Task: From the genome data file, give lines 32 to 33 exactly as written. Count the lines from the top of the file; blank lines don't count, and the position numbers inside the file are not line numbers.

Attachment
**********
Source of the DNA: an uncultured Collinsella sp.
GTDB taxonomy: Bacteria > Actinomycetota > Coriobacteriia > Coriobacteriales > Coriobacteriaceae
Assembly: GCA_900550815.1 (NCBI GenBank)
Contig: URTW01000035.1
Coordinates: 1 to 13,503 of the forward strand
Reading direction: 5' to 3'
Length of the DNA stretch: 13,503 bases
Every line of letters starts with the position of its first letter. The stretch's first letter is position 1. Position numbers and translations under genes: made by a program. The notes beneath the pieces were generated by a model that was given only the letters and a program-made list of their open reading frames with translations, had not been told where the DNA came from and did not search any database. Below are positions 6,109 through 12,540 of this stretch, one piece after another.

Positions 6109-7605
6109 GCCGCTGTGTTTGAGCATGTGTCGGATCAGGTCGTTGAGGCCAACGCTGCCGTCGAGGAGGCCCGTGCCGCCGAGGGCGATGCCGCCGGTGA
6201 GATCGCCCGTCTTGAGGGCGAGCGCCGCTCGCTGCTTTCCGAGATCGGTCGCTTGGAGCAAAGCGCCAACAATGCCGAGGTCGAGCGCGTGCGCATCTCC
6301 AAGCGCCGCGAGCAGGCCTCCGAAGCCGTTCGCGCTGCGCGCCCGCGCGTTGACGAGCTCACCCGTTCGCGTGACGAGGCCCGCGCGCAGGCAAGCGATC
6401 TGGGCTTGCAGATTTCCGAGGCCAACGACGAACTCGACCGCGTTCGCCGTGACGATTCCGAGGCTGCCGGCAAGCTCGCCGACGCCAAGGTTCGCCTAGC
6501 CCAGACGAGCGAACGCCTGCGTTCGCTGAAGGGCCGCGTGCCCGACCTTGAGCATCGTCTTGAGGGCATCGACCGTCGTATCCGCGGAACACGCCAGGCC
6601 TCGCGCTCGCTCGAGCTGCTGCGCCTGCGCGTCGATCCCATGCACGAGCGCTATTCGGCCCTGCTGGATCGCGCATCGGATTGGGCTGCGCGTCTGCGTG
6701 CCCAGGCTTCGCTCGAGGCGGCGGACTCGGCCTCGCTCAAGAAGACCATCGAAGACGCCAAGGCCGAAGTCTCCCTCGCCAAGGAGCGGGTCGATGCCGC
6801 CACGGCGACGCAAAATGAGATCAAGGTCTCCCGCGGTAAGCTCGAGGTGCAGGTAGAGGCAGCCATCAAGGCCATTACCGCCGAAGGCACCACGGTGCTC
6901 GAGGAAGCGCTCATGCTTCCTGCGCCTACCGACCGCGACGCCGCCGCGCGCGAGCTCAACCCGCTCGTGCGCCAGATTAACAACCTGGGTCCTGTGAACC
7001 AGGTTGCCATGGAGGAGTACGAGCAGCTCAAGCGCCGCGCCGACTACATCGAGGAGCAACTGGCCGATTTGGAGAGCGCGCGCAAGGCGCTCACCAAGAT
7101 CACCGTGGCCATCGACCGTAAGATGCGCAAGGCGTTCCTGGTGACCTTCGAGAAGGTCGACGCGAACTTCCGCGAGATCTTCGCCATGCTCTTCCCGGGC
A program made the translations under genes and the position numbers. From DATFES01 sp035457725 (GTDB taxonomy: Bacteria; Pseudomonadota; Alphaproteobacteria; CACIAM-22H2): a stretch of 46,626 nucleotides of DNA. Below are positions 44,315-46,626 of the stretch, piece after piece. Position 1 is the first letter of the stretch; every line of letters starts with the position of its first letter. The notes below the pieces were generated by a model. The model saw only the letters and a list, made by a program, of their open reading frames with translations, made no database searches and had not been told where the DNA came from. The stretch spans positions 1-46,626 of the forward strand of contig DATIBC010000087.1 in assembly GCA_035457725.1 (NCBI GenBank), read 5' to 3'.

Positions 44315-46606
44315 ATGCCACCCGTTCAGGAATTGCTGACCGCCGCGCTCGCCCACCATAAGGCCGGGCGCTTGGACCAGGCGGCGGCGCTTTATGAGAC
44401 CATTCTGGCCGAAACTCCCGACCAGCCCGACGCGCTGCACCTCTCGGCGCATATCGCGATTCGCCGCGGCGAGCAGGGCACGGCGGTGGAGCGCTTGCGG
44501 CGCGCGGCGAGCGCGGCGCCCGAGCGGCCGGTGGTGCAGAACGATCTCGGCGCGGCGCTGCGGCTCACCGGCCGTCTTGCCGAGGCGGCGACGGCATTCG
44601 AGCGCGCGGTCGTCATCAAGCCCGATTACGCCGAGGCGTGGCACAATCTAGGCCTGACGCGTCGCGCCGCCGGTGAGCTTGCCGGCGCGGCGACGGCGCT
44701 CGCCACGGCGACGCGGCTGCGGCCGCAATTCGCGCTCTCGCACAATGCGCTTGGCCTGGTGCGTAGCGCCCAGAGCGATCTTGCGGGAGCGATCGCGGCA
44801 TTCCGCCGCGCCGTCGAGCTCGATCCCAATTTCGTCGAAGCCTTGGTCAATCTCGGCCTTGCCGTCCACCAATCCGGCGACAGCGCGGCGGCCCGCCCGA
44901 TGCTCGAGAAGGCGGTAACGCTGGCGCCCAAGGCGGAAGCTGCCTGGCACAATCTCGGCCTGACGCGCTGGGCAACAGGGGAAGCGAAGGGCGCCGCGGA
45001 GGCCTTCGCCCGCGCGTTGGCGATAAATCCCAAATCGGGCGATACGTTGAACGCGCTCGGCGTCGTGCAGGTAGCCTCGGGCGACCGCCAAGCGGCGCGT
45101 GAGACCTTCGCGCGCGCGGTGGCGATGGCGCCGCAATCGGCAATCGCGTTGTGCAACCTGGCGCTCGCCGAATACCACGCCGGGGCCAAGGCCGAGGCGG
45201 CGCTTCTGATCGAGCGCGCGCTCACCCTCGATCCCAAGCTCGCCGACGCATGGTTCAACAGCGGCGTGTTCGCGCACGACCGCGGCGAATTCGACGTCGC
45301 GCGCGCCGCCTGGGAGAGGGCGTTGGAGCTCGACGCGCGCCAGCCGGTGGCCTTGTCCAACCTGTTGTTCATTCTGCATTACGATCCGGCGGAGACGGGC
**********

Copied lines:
45201 CGCTTCTGATCGAGCGCGCGCTCACCCTCGATCCCAAGCTCGCCGACGCATGGTTCAACAGCGGCGTGTTCGCGCACGACCGCGGCGAATTCGACGTCGC
45301 GCGCGCCGCCTGGGAGAGGGCGTTGGAGCTCGACGCGCGCCAGCCGGTGGCCTTGTCCAACCTGTTGTTCATTCTGCATTACGATCCGGCGGAGACGGGC